I was using apt-cache in Ubuntu to get a list of dependencies for a certain package and parse the output programmatically, eventually I wanted to programatically download and package them within an archive for offline installs later on. I was not really sure about the exact meanings of the output given that as I have never really used "apt-cache depends" before.
Example output for Python:
$ apt-cache depends python python Depends: python2.7 Depends: python-minimal Suggests: python-doc Suggests: python-tk Conflicts: python-central Breaks: Breaks: Breaks: Breaks: update-manager-core Replaces: python-dev
Another example output for Node:
$ apt-cache depends node node Depends: libax25 Depends: libc6 Depends: zlib1g Depends: update-inetd |Depends: openbsd-inetd Depends: openbsd-inetd rlinetd xinetd inetutils-inetd
So I did some reading on the debian policy manual and got some answers. Here is a brief summary of what sinked in:
Recommends fields denote packages that are usually found with the target pacakage most of the time unless in unusual installations. Those packages are installed by apt by default with your target.
Suggests fields denote packages that may be useful with your target package but not necessarily required, for example the Python doc is not required for the functioning of Python on your machine but could be useful to you in one way or another.
Depends fields denote packages that are absolutely needed for the successful installation of your target package, they need to be installed and configured prior to your package installation.
Breaks fields denote packages that are already installed on your system yet "break" the process of your installation as dpkg will refuse upacking and installing your target packages unless the broken package gets deconfigured first. This usually happens in case of package incompatibility with a certain version specification. So the automatic solution would be to upgrade(deconfigure) all the packages listed within this field.
Conflicts fields denote packages that are already installed on your machine and declare an absolute incompatibility, those packages need to be uninstalled before installing the target package.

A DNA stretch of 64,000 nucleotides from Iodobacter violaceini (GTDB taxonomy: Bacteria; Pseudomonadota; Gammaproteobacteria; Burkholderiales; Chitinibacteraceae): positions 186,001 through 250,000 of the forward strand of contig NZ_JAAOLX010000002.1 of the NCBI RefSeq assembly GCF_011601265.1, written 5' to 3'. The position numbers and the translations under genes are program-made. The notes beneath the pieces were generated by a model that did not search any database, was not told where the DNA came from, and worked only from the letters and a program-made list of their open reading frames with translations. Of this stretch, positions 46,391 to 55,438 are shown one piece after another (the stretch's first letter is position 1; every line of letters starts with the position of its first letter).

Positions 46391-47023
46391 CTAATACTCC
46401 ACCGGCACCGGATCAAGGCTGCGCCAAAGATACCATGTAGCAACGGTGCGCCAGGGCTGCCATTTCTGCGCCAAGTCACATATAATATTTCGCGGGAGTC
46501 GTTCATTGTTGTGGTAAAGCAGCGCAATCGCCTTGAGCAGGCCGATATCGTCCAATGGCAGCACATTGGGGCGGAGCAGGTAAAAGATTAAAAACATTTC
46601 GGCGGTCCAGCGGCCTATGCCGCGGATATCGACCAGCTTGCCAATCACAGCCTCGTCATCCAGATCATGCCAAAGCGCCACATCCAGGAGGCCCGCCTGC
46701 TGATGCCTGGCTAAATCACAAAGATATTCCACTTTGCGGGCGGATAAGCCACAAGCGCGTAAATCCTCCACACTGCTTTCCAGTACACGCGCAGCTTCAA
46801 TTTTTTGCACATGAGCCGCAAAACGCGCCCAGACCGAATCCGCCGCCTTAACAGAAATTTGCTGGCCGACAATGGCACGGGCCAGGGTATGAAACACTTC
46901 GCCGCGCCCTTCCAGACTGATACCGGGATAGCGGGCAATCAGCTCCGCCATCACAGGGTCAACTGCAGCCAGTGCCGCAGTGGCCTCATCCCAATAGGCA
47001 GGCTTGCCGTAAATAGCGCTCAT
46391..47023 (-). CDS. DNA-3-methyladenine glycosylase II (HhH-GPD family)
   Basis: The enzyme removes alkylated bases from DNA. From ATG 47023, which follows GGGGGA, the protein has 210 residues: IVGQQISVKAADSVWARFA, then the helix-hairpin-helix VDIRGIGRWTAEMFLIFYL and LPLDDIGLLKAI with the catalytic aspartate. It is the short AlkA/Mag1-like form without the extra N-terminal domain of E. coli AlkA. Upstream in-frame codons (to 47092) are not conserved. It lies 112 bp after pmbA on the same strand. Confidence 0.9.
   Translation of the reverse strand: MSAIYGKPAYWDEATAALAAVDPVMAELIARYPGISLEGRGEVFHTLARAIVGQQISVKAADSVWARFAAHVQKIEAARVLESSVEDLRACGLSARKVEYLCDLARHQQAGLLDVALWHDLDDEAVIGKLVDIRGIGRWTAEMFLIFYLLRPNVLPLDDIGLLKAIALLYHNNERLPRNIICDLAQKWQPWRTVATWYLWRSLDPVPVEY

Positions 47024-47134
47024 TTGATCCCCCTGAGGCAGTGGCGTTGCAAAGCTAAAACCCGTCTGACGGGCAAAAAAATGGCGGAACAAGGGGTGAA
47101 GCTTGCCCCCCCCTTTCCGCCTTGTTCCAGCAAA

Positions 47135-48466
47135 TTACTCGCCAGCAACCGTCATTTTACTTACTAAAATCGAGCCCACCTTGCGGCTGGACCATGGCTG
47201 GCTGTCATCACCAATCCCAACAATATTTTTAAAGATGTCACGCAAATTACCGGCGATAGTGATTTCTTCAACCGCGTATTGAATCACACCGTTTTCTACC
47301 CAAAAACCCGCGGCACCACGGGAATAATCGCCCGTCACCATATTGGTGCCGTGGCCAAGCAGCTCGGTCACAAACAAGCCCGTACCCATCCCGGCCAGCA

Replaces fields denote packages that are already installed on your machine and will have some of their files replaced by the target package to be installed.
As for the |(pipe flag), between two packages in the list it denotes an "or" relationship between packages following each other. For example in the second example:
Depends: update-inetd |Depends: openbsd-inetd
update-inetd and openbsd-inetd are alternatives to each other yet the first one(update-inetd) is preferred.
As for the package names within brackets those are known as virtual packages. A virtual package is a generic name that applies to a group of packages which provide similar basic functionality.For example if you check the second output example when listing the dependencies of Node we notice the following:
Depends: openbsd-inetd rlinetd xinetd inetutils-inetd
In this case, "inet-superserver" is name of a virtual package(which isn't a real package) under which falls a list of real packages which equally satisfy the “Internet Super-Server” functionality/dependency that is needed for Node to work properly. Thus installing any of those options would be enough.
I hope you have found this simple summary helpful. So much more information can be found within the Debian policy manual chapter 7